DIY Film Distribution
You’ve tried landing a distributor, but you just keep striking out—or perhaps you like the idea of distributing your own film and having a shot at keeping most of the money it makes. Either way, you’ve made the decision to go it alone and to self-distribute your film (“do-it-yourself” or “DIY” distribution).
The first step in DIY distribution should be to hammer out a distribution strategy that takes into account the following:
Timing and exclusivity. When will your film will be released, and on what platforms? Some exhibitors require exclusivity in a particular medium or market or require the producer to “hold back” licensing similar rights for a period of time. For example, some online distributors require you to sign with them exclusively; as a result, as long as they distribute your film, you may be prohibited from self-distributing it—for example, on Amazon.com. Before you grant anyone exclusivity over your film rights, a good practice is to create a two- to three-year release schedule detailing when and in what media you plan to release your film.
Marketing and advertising. How will you attract audience members to your rented theater or drive traffic to your website? What will your movie poster look like? Is your DVD case eye-catching enough? With “old-school” film distribution, it is the distributors who have to worry about these issues. They engage PR and marketing firms, create trailers, place ads in newspapers, and build banner ads for Facebook. Now it’s on you, buddy, and not only is it expensive (see the next bullet), but generating a professional-looking marketing campaign often requires as much time, effort, and money as making the film itself. You have to create a consistent look, feel, and quality for your packaging, marketing, and advertising materials, and that often requires you to hire professionals, such as Adobe Flash animators, graphic artists, and PR companies, just to name a few. Make sure that you have written contracts with all service providers and that any creative work they do is owned by you pursuant to a valid work-for-hire agreement.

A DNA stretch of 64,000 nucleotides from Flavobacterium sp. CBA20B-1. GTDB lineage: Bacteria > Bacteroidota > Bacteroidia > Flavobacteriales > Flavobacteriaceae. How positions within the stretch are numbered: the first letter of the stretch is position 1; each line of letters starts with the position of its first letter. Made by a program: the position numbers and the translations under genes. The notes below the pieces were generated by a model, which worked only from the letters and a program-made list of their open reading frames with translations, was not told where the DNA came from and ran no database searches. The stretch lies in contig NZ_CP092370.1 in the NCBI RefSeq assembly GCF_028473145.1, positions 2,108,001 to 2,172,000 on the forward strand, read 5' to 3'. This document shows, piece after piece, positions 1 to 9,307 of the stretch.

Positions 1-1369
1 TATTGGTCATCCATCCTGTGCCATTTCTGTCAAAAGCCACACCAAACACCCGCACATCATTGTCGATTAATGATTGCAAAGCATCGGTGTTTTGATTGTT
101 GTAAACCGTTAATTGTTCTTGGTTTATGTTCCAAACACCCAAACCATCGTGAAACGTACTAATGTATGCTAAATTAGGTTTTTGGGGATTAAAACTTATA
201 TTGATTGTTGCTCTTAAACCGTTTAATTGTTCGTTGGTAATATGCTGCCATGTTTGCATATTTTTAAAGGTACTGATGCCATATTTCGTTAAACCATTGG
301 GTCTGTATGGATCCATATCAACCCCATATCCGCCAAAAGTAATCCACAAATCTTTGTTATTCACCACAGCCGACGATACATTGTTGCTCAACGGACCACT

Budget. How much will it cost? From the bandwidth fee charged by your website host to the costs of renting a movie theater, DIY distribution costs money. Of course, you could put your project on YouTube or Facebook for free and try to seek ad revenue, but it can be hard to generate the number of “eyeballs”— that is, viewers—you’d need to make money with that kind of distribution model. Usually, if you want to make money on your films, you have to charge the audience, and that means spending money to press DVDs, print fliers, rent theaters, advertise in newspapers, and do the numerous other things required to prompt an audience to part with their cash so they can watch your film. For instance, some distribution methods, such as booking a theater, may require you to spend at least a contractually specified minimum amount on advertising your film. A budget helps you anticipate costs and lets you make informed decisions, such as whether to chose between a Google ad buy and a case of promotional bobblehead dolls of your movie’s main character.
Net profits. Don’t forget that you may have to account to investors and other net profit participants. If you are DIY distributing, you must keep meticulous records of all income and expenses related to your film’s marketing, promotion, distribution, and exploitation. Remember, if an investor doesn’t get paid what they are due, you are the distribution company that will be sued.
Excerpted from The Pocket Lawyer for Filmmakers © 2011 Taylor & Francis. All rights Reserved